In the inaugural Quarterback Index last week, I noted that we live in a golden age for quarterback play. Week 1's results emphatically made the point.
NFL teams combined for 8,143 net passing yards in the opening week, more than any week in NFL history. There were 63 touchdown passes, also the most in any week in NFL history. It's a passing league more than ever.
I ranked all 32 NFL starters in the first installment of the QB Index, an exercise that will be re-visited periodically throughout the season. This week will include a ranking of the top ten for this year only, and a look deeper at some other quarterbacks moving up and down the index.
The best of the best
Notes: Rodgers quietly had a vintage performance in San Francisco. The Packers' running game was non-existent and his protection was mediocre, but he delivered darts up and down the field. His only interception came on a drop by Jermichael Finley. Rodgers escaped pressure well and delivered often while getting hit. Rodgers' pocket presence and ability to get the ball out on time were his biggest issues during a slow start to last season. That wasn't a problem in Week 1; he played better against the 49ers than he did in either matchup from a season ago.
Manning wasted no time establishing Julius Thomas as someone that opposing defenses had to account for. I'm going to wait another few weeks before breaking out the 2007 Patriots comparisons, like Chris Wesseling. ... Brady and rookie Kenbrell Thompkins struggled to get on the same page. The Patriots have a famously difficult offense to get a handle on for young receivers. New England needs Thompkins to step up with so many injuries ravaging the offense.
It's a great sign for Brees that he controlled Sunday's win over Atlanta despite only 68 yards combined from Jimmy Graham and Lance Moore. Brees had excellent protection all game. Rookie Kenny Stills fits right in. This is an offense primed for a huge season.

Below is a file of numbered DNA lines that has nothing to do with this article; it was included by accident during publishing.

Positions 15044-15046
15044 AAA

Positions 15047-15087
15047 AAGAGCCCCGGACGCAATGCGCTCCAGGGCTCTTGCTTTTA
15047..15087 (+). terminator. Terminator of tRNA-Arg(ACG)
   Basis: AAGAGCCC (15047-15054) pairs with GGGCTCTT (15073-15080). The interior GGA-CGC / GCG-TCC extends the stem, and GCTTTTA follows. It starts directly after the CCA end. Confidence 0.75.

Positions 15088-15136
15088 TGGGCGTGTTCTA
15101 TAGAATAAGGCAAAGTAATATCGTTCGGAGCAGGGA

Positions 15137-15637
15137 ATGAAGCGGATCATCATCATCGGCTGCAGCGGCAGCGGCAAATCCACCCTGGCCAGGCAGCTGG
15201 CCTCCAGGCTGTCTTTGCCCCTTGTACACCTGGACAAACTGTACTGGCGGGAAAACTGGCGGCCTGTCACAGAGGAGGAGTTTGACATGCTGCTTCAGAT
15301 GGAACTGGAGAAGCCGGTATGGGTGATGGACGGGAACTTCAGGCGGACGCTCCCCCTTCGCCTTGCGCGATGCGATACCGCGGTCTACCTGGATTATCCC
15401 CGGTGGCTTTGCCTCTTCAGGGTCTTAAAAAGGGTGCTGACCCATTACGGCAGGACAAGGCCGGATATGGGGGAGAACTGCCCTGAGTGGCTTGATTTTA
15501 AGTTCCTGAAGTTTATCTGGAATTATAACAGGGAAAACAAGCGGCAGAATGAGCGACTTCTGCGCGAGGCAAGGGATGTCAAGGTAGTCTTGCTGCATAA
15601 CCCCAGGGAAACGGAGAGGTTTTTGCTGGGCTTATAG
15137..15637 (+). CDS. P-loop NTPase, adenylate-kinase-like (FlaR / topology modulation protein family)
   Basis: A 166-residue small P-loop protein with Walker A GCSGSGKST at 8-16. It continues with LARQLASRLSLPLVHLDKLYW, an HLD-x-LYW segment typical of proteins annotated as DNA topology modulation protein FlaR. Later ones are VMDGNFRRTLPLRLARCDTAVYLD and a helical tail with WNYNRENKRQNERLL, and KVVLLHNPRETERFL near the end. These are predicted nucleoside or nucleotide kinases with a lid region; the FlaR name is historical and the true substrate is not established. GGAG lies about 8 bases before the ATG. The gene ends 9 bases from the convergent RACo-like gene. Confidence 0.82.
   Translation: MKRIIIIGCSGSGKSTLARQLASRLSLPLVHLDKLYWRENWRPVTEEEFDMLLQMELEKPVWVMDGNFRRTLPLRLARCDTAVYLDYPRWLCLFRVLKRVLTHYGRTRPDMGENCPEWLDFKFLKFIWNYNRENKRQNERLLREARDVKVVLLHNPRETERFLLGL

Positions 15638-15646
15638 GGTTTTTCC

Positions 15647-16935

5. Ben Roethlisberger, Pittsburgh Steelers
6. Andrew Luck, Indianapolis Colts
7. Colin Kaepernick, San Francisco 49ers
8. Matt Ryan, Atlanta Falcons
9. Russell Wilson, Seattle Seahawks
10. Joe Flacco, Baltimore Ravens
Notes: I'm not going to overreact to one game from Roethlisberger. Let's give him another week. ... Kaepernick is going to become increasingly difficult to keep out of the top tier. When was the last time he wasn't unstoppable? Of all the young quarterbacks, his talent is the most terrifying because it seems like he is only scratching the surface.
You would think Kaepernick needs another outside receiver, but you would also think he couldn't rack up over 400 yards passing on throws up the seam with virtually no read-option concepts. Kaepernick is not afraid to throw the ball into tight windows, which matches up nicely with Anquan Boldin.
Ryan is going to be tested early this season. His pass protection was terrible against New Orleans, which does not bode well. Roddy White might not be healthy for weeks. ... Both Russell Wilson and Cam Newton play for defensive-minded head coaches that love the running game. Wilson is far better at creating opportunities for big plays when they aren't there. ... Flacco played just fine in Week 1. Like Ryan, he's going to be challenged in September because of shortcomings around him.